A thank you and a challenge to our readers

March 19, 2021

“Speaking of Research is getting its message out. The last few months have seen a huge surge in the number of readers of our blog. Alexa Rankings now puts us as the highest ranking dedicated pro-animal-research website.  

In 2021 Speaking of Research remains one of the highest ranking dedicated pro-animal-research websites. Over 10 years the ranking has risen, from #2,641,005 in 2011 to #852,524 in 2021 (lower numbers are better, for example, Google is #1 as the most visited website). 

While it is important to note that website rankings are just one metric to measure range of impact in this domain, the rankings are encouraging. We put this success down to a number of things:

  • You – Sharing our posts – on Twitter, on Facebook, on Reddit, on LinkedIn, by email – the opportunities for social networking are endless.
  • You – Linking to our posts – from your websites, your blogs, and the websites of the research facilities with which you are associated.
  • You – Writing posts – we are honored to host many guest posts on our blog from scientists, veterinarians, and other advocates for vital biomedical and behavioral research.
  • You – Engaging with our various social media campaigns, e.g., #FactCheckNeeded or #AskScientists, and #MPAR

Thank you; your support has been vital to our continued success. Nonetheless, the challenge remains great.

Tom put SR’s reach into the context of the broad goal—providing accurate information and context to inform public knowledge, decisions, and policy. To do so he compared SR’s reach with that of popular anti-animal research organizations. The successes and challenges that Tom wrote about remain relevant today. 

While Speaking of Research’s Alexa rank remains one of the highest of the pro-research websites today, it continues to pale in comparison to some organizations that oppose the use of animals in medical and scientific research. Since 2021 some of those have increased Alexa ranks, others have fallen, and new groups have appeared.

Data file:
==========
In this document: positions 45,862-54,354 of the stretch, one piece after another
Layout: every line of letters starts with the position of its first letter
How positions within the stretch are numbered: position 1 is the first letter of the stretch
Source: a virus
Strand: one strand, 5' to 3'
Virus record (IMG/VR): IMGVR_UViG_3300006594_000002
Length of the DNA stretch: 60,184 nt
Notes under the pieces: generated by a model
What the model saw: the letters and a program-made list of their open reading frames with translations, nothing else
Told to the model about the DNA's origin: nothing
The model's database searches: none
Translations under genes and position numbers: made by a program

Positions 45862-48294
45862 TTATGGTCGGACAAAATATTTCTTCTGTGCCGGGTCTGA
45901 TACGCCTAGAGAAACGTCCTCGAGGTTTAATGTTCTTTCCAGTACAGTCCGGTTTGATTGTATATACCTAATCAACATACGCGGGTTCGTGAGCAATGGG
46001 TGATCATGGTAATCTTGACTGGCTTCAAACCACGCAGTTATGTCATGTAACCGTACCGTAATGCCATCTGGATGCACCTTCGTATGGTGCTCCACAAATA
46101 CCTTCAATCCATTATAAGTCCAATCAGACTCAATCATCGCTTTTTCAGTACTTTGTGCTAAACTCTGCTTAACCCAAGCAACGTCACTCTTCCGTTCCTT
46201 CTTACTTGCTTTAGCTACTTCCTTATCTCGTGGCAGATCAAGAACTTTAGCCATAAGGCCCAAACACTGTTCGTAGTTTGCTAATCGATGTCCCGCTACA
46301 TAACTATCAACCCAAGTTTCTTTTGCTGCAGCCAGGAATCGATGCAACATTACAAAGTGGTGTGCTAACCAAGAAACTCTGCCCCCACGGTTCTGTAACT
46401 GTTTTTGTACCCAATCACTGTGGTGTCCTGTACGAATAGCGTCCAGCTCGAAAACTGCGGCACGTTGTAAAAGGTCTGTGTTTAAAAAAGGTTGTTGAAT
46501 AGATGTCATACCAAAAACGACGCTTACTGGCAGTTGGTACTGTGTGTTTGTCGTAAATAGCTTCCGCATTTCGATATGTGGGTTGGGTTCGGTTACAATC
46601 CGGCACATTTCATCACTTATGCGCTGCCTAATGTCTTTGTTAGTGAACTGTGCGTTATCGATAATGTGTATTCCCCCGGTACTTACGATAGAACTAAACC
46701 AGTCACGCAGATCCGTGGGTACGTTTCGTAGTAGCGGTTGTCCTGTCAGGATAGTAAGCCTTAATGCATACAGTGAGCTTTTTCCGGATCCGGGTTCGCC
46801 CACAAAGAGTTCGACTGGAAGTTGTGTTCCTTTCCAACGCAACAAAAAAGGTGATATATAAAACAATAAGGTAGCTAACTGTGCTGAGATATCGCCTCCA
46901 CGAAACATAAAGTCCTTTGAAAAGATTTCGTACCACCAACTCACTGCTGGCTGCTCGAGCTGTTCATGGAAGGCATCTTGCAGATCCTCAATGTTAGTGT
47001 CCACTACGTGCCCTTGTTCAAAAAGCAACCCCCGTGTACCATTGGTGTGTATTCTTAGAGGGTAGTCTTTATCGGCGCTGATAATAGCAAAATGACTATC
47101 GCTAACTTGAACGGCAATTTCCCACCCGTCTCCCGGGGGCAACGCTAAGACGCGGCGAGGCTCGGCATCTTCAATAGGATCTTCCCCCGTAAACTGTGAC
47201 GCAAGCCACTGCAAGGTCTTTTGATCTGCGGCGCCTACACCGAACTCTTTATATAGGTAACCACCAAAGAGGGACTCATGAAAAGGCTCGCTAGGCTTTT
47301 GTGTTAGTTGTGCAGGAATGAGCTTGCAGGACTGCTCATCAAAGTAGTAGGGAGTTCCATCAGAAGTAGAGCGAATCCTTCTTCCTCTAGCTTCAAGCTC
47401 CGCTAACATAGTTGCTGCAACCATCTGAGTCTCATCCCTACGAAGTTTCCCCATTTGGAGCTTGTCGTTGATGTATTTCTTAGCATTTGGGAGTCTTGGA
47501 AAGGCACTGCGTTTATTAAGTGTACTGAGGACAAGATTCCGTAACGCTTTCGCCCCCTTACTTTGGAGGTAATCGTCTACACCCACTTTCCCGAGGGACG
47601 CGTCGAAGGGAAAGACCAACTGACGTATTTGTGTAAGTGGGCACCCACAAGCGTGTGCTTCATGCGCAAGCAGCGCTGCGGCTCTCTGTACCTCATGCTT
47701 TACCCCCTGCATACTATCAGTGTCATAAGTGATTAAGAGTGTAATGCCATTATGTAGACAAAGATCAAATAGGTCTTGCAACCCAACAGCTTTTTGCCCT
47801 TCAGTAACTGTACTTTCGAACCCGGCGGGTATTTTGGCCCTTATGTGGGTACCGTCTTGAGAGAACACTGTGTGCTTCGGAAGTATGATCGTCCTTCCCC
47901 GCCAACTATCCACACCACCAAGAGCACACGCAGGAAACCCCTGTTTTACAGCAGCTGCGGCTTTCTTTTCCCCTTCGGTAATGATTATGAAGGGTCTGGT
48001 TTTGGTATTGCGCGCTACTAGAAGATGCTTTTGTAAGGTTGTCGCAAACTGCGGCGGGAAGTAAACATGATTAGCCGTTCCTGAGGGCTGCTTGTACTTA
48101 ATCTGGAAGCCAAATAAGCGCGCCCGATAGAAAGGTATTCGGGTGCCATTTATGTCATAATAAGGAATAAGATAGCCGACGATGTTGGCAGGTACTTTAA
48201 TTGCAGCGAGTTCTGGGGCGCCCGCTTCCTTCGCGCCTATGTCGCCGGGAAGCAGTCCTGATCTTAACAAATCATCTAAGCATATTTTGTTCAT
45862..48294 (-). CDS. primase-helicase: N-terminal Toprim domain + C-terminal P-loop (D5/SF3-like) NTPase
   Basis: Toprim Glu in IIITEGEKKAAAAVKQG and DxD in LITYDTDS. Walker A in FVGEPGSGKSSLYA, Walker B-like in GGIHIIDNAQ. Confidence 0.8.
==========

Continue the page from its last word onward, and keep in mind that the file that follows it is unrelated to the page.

Other anti-animal research organizations that have become popular since Tom wrote this post in 2011 have risen through the ranks reasonably quickly and include:

The comparisons yet again highlight how much work is left to be done. So, in order to put right the misinformation propagated by many of the above websites, we ask for more from our readers. 

We challenge you to:

  1. Share at least one of our posts each week, through Twitter, Facebook, Reddit, LinkedIn or other social medium of your choice.
  2. Subscribe to our blog (right side of page) so that you are informed when new content is posted. 
  3. Use the hashtags #FactCheckNeeded or #AskScientists, and #MPAR
  4. Link to our post from your blog or make sure your institution has a link to us. Also check that your institution is included in our ratings’ page and, if not, let us know so we can add you!
  5. Write a guest post – “Why you support animal research with animals.” It needn’t be long; it would be great to just have a few responses we could string together into a new post. Or, for scientists and research communicators, write a guest post about your research, new findings from your institutions, or how you contribute to public outreach and dialogue about animal studies. 

As Tom said in 2011, “We’re doing our part – are you doing yours?”

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